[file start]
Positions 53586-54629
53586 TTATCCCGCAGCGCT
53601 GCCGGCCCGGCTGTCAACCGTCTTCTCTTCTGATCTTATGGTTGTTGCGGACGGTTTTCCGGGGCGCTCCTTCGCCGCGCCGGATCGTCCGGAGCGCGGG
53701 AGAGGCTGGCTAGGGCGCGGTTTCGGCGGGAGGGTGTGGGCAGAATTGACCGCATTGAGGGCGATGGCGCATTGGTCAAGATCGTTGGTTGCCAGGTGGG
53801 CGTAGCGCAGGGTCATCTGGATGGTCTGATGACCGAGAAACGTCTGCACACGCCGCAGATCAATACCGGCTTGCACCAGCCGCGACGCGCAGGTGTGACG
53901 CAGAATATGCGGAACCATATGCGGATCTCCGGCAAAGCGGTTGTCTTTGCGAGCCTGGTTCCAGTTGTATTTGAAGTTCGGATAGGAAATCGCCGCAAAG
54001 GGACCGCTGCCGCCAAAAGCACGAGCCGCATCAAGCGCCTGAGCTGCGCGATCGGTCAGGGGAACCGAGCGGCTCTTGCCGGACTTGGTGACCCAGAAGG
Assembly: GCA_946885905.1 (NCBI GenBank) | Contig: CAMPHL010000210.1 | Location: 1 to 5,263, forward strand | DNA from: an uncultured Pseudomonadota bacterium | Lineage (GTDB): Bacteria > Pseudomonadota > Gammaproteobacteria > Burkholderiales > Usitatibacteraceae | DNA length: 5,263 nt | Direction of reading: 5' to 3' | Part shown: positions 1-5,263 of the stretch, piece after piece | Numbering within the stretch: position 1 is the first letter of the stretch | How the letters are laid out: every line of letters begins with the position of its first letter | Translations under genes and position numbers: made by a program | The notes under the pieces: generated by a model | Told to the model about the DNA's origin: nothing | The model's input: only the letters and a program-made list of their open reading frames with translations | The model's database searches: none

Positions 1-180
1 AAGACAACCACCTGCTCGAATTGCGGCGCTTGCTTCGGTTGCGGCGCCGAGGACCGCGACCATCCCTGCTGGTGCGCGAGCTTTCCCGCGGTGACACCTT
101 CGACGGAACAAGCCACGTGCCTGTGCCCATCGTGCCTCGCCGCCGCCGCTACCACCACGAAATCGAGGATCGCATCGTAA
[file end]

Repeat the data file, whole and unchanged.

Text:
Positions 53586-54629
53586 TTATCCCGCAGCGCT
53601 GCCGGCCCGGCTGTCAACCGTCTTCTCTTCTGATCTTATGGTTGTTGCGGACGGTTTTCCGGGGCGCTCCTTCGCCGCGCCGGATCGTCCGGAGCGCGGG
53701 AGAGGCTGGCTAGGGCGCGGTTTCGGCGGGAGGGTGTGGGCAGAATTGACCGCATTGAGGGCGATGGCGCATTGGTCAAGATCGTTGGTTGCCAGGTGGG
53801 CGTAGCGCAGGGTCATCTGGATGGTCTGATGACCGAGAAACGTCTGCACACGCCGCAGATCAATACCGGCTTGCACCAGCCGCGACGCGCAGGTGTGACG
53901 CAGAATATGCGGAACCATATGCGGATCTCCGGCAAAGCGGTTGTCTTTGCGAGCCTGGTTCCAGTTGTATTTGAAGTTCGGATAGGAAATCGCCGCAAAG
54001 GGACCGCTGCCGCCAAAAGCACGAGCCGCATCAAGCGCCTGAGCTGCGCGATCGGTCAGGGGAACCGAGCGGCTCTTGCCGGACTTGGTGACCCAGAAGG
Assembly: GCA_946885905.1 (NCBI GenBank) | Contig: CAMPHL010000210.1 | Location: 1 to 5,263, forward strand | DNA from: an uncultured Pseudomonadota bacterium | Lineage (GTDB): Bacteria > Pseudomonadota > Gammaproteobacteria > Burkholderiales > Usitatibacteraceae | DNA length: 5,263 nt | Direction of reading: 5' to 3' | Part shown: positions 1-5,263 of the stretch, piece after piece | Numbering within the stretch: position 1 is the first letter of the stretch | How the letters are laid out: every line of letters begins with the position of its first letter | Translations under genes and position numbers: made by a program | The notes under the pieces: generated by a model | Told to the model about the DNA's origin: nothing | The model's input: only the letters and a program-made list of their open reading frames with translations | The model's database searches: none

Positions 1-180
1 AAGACAACCACCTGCTCGAATTGCGGCGCTTGCTTCGGTTGCGGCGCCGAGGACCGCGACCATCCCTGCTGGTGCGCGAGCTTTCCCGCGGTGACACCTT
101 CGACGGAACAAGCCACGTGCCTGTGCCCATCGTGCCTCGCCGCCGCCGCTACCACCACGAAATCGAGGATCGCATCGTAA